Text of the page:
Saturday, November 25, 2017

In Real Life!

I've been visiting Padua a lot because OH MY GOODNESS! is there medieval and Renaissance artwork everywhere.  Plus, I'm a huge fan of Saint Anthony. :-)

So, recently, I went to the School of Saint Anthony, right next to the Basilica.  There, I saw some paintings that I have only ever seen thumbnails of and really started to understand a lot of the early 16th C dress in Veneto (Venice/Padua/Vicenza/Verona) much, much better.

First, the lady whose baby fell into the boiling pot - the story goes that the baby fell in and was miraculously brought back to live by Saint Anthony.  It's sadly one of those things that still happens today - you turn away for one second and the toddler has poured the soup pan on themselves or pulled the iron down on their head.   The panel where the woman has the red sleeves and the shaw depicts just that.  She's a bit away while the baby falls in.

In the second panel, she's showing the perfectly healed baby off to the Saint and others.  The neat thing about these two panels is she's wearing the same dress so it's nice to see both with sleeves and not.  I also love the red hem, how the skirt bellows a bit in the back, and that coif!   

The hem on this dress is a lovely red trim and the dress is green in person, not gray.  Yet, it doesn't look like a Christmas tree either.  I love seeing the open wide sleeves and the back of the dress!

I've been trying to figure this one out and, it's so different, I'm still not sure all of what is going on.  It looks like a lavender bodice with an orange sari for the skirt and false lower sleeves.  It appears to be going off the older style of the upper and lower gauntlets that were popular about 20 years earlier.  There were so many details in this that I wanted to capture - the scales on the skirt and the black star pattern I think, show, the pallu of the sari and the rest of the sari.  The lower sleeves appear to be made out of the rest of the sari.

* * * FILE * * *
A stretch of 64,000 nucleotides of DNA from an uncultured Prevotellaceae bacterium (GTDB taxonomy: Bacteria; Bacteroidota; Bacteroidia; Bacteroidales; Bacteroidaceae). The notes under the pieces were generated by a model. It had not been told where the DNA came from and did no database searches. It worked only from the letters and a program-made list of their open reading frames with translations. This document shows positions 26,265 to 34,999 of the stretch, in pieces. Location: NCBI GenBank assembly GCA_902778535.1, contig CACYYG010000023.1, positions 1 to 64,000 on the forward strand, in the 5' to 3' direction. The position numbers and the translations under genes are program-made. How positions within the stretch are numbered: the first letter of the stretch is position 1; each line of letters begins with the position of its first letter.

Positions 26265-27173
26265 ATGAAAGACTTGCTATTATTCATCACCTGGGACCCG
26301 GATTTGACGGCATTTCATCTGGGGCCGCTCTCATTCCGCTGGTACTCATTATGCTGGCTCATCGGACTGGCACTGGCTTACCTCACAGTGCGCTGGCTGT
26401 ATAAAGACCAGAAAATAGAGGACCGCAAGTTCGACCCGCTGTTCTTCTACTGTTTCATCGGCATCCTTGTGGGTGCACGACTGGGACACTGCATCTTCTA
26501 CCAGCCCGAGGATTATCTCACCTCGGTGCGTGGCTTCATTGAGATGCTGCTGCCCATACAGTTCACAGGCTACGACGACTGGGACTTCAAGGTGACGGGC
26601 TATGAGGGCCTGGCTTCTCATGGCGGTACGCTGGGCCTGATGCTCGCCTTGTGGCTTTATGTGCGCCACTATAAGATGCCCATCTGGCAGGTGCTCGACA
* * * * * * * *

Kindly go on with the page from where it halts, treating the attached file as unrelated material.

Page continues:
For those not familiar with saris, they are worn mostly in India and neighboring countries.  They tend to be about 5 or 6 yards long - making them excellent for costuming.  The saris have typically three sections - the first yard of the sari is for making the blouse piece, the next three to four yards are the skirt, and the last yard or so is the pallu.

Pallu is an Indo-European word (Palla in Latin!) that means decorated/embroidered piece of women's clothing.  That's all the pallu is - it's the heavily decorated part of the sari that gets draped over the shoulder.  Because the sari is normally cotton or silk in period (and often still), they would make it along the Silk Road.   It's not hard to trace a sari to Italy from India and figuring it would be made into a local dress.

The lady appears to have used the pallu and the second part of the sari for her skirt and maybe the blouse pieces for the lower sleeves?  It's hard to tell but I'll go check back on it. :-)

There are so many dresses in these panels!   The red dress with the blue beneath it, the fabulous green/silver skirt and sleeves with the black and orange bodice, the lady in the red dress with her back to us, and the drowned skirt in the bottom panel.  Now, the drowned girl is not wearing just her bodice - it person, it's clearly a lightly greyish skirt and sleeves attached to the green and black striped bodice.  I'll try to get a better picture next time.  

Really, it's fun looking at all this artwork in person and seeing new details.  For more photos, check out my album on Iperntiy.


Post a Comment